Protective styles, from my professional observation are styles that protect your hair from mechanical and environmental damage. Additionally, it aids in length retention resulting in longer hair over time.
Mechanical damage is damage that occurs due to improper manipulation of your hair while shampooing, drying and detangling . These repeated actions can all lead to hair breakage over time. Also, the routine use of scrunchies and clips, may damage the cuticle layer of your hair. Once the cuticle is damaged, your hair shaft would begin splitting and breaking.
UV rays, salt and chlorine are forms of environmental damage. Repeated exposure to these elements can result in wear and tear on your hair over time. Working in a cold environment can also lead to dry and brittle hair making it prone to breakage.
Protective styles gained popularity during the rise of the natural hair movement. At this time, women began ditching relaxers in favour of wearing their natural hair. The main reason women started wearing protective styles was to protect their natural hair from breakage, but here are a few other reasons that protective styles became popular:
Protective styles are an easy and stylish way for women with relaxed hair to transition to natural hair.
Women who are growing out a short style may opt for braids or weaves to avoid styling their hair during that awkward in-between length.
Protective styles are convenient styles, especially for vacation. Some women who wear their natural hair sometimes struggle to style their hair daily. This means that if they vacation and plan on frequenting the pool or beach, a protective style makes for a hassle-free hair routine.
Sometimes women want a change of style with the added benefit of not having to style their hair daily.
Some women may opt for a protective style to stretch their relaxer, so they won't have to relax their hair as often.
Protective styles are low maintenance and may be a way for women to cut salon visits to save money.
Protective styling can be beneficial once done right but here are five reasons why these styles may be damaging your hair.
You're Trying To Protect Damaged Hair
Some women resort to braiding their damaged hair hoping that it will stop breaking. Unfortunately, once the hair is already damaged, protective styling cannot restore or revive the damaged hair. The only option is to cut the damaged hair and focus on developing a proper hair care regimen for your hair to thrive.
The Hairstyle Is Not Protective
There are always trending hairstyles that are are seen in viral photos on Pinterest . Though popular, these hairstyles may not be suitable for everyone. An example of this is persons with thin or fine hair requesting a 'full' braid look. This is done to avoid their braids from looking too scanty, but, can lead to the braid style being too heavy for their hair. Heavy braids can cause their hair follicles to become damaged and inflamed and can lead to hair loss.
Heavy or tight braids can result in bumps on the scalp especially along the hairline. The hair at the hairline is often times weaker and thinner and this is where the most tension occurs. A few days after the appearance of those bumps on the scalp, small white bulbs appear in the area that had the bumps. These white bulbs are the result of prolonged tension from the weight of the braid on the hair. Continuous wear of these high tension styles can lead to traction alopecia.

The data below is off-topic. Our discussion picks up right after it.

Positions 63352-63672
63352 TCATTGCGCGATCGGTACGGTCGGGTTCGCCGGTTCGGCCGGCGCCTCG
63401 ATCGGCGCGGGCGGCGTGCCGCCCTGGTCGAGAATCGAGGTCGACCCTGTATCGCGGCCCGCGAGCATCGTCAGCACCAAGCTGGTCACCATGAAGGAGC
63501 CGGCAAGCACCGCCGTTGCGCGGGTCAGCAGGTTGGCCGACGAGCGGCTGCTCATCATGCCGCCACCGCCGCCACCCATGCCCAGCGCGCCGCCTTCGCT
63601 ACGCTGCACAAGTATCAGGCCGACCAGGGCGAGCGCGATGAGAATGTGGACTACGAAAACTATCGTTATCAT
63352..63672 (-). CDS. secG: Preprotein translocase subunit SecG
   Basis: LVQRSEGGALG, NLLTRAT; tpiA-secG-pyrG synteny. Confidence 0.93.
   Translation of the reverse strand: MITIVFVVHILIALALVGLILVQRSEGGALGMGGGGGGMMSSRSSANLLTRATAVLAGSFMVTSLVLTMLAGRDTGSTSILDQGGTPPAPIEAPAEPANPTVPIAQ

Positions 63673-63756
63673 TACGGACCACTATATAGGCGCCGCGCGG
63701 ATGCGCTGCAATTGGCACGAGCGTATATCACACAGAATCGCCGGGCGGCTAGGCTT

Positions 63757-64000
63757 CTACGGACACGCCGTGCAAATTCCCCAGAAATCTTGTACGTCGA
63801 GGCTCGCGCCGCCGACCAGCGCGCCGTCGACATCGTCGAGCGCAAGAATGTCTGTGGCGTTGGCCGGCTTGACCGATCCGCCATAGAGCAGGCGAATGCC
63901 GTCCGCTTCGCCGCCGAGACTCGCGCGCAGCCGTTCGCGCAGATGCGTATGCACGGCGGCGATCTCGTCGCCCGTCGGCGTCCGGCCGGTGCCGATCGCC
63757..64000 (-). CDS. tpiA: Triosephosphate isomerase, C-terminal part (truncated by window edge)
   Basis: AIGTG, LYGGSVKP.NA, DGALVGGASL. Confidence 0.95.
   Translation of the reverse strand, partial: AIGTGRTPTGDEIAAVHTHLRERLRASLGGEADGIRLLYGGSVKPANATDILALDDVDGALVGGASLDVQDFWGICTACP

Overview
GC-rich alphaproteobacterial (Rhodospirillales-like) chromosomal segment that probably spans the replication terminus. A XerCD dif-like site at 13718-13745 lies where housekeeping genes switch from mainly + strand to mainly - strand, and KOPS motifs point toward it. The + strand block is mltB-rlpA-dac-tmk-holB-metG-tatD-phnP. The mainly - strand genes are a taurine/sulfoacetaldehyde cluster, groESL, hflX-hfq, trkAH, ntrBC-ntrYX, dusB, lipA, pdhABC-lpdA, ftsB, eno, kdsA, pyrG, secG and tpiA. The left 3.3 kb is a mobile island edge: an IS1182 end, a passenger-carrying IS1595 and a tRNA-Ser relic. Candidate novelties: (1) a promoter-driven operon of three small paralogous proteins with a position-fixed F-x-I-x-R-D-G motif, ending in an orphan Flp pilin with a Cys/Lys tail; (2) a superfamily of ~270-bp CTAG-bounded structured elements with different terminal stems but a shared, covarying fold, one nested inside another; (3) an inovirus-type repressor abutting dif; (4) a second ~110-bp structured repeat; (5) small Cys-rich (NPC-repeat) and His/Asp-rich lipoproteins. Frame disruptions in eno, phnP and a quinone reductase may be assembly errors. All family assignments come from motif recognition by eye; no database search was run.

Once hair loss occurs as a direct result of a 'protective style', the style ceases to be protective.
You Keep Your Braids In Too Long
Braids should not be worn past a 6-8 week period since it can do more harm than good. When your hair braid style is kept in for too long, the hair starts matting at the starting point of the braid. This is due to product buildup, dirt and shed hair becoming tangled over time. When removing the braids after extended wear, extreme matting can occur and results in the hair either bursting or breaking during the detangling process.
Your Maintenance Routine Is Counterproductive
Your maintenance routine can either hurt or help your protective styling efforts. Overuse of edge control and gel while wearing protective styles can lead to breakage at the hairline. This is due to the drying effects of some gels coupled with the over-manipulation of the fragile hairs at your hairline. On the other hand, neglecting to care for your hair while in a protective style hurts more than it helps. Not shampooing or moisturizing with a braid spray while wearing a protective style may result in breakage over time.
Even after doing everything right from installing the protective style, to having a good hair care routine for the duration of wear, it can all fall apart during the removal process. As mentioned above, the hair may become a bit matted at the starting point of the braid the older the style gets. You need to ensure that your hair is thoroughly detangled before shampooing. Shampooing your hair immediately after removing braids can lead to your hair becoming even more matted and tangled. This may result in hair breakage or if the matting is very bad, cutting the tangles out.
There is a misconception that protective styles encourage or stimulate hair growth and this is not true. With proper nutrition and hydration your hair will grow but one of the most overlooked parts of hair care is length retention. Protective styles once installed, maintained and taken out the right way, can indeed aid in length retention. As the name suggests, the styles are meant to protect the hair not necessarily grow the hair.
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